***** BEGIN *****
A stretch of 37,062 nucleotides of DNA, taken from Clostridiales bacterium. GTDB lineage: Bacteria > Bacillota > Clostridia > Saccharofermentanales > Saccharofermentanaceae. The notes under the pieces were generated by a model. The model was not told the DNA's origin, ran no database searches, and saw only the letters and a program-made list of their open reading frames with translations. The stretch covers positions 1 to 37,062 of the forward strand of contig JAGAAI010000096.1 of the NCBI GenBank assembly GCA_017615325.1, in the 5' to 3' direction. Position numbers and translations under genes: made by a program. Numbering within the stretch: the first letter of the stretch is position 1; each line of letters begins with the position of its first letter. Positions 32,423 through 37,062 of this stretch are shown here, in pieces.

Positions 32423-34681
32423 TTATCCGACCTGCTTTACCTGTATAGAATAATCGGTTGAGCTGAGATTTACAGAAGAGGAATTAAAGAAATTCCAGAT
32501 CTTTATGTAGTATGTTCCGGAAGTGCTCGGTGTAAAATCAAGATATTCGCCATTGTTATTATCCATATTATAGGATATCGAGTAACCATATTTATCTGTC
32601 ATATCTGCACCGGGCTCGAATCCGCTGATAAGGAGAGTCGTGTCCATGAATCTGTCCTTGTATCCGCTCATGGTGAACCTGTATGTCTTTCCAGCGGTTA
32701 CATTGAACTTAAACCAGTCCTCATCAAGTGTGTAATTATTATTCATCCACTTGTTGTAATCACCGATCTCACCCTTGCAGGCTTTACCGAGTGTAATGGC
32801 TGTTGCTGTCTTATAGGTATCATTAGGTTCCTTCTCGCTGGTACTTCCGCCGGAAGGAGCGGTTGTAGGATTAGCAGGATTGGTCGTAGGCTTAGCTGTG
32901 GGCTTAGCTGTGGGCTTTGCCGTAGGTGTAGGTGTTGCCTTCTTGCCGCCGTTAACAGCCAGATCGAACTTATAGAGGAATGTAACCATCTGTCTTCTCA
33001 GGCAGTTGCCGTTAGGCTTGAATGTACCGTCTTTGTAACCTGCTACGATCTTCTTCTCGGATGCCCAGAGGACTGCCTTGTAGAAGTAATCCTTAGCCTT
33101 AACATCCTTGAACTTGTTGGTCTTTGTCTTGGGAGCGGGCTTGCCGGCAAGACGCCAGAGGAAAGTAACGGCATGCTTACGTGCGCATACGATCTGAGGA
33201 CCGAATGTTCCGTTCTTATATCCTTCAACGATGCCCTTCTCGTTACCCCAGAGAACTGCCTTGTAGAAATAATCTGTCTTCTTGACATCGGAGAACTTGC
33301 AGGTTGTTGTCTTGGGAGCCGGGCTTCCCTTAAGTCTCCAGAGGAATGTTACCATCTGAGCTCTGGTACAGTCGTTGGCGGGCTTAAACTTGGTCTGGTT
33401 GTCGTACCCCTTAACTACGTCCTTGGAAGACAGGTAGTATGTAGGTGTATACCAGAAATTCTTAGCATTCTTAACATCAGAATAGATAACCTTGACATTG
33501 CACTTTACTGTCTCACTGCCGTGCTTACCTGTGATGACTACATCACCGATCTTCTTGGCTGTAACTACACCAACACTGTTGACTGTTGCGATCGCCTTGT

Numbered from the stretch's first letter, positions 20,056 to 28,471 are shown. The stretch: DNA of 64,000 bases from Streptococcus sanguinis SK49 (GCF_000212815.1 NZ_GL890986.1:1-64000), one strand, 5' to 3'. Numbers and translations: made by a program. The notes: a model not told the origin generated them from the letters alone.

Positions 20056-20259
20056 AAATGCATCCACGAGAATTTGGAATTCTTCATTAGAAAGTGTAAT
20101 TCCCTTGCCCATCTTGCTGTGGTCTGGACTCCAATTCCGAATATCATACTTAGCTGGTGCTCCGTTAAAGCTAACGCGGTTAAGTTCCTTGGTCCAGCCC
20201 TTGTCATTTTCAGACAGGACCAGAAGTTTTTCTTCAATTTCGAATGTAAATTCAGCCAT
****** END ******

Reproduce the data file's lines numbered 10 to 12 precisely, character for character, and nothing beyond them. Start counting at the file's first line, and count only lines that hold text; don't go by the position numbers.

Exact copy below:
33101 AACATCCTTGAACTTGTTGGTCTTTGTCTTGGGAGCGGGCTTGCCGGCAAGACGCCAGAGGAAAGTAACGGCATGCTTACGTGCGCATACGATCTGAGGA
33201 CCGAATGTTCCGTTCTTATATCCTTCAACGATGCCCTTCTCGTTACCCCAGAGAACTGCCTTGTAGAAATAATCTGTCTTCTTGACATCGGAGAACTTGC
33301 AGGTTGTTGTCTTGGGAGCCGGGCTTCCCTTAAGTCTCCAGAGGAATGTTACCATCTGAGCTCTGGTACAGTCGTTGGCGGGCTTAAACTTGGTCTGGTT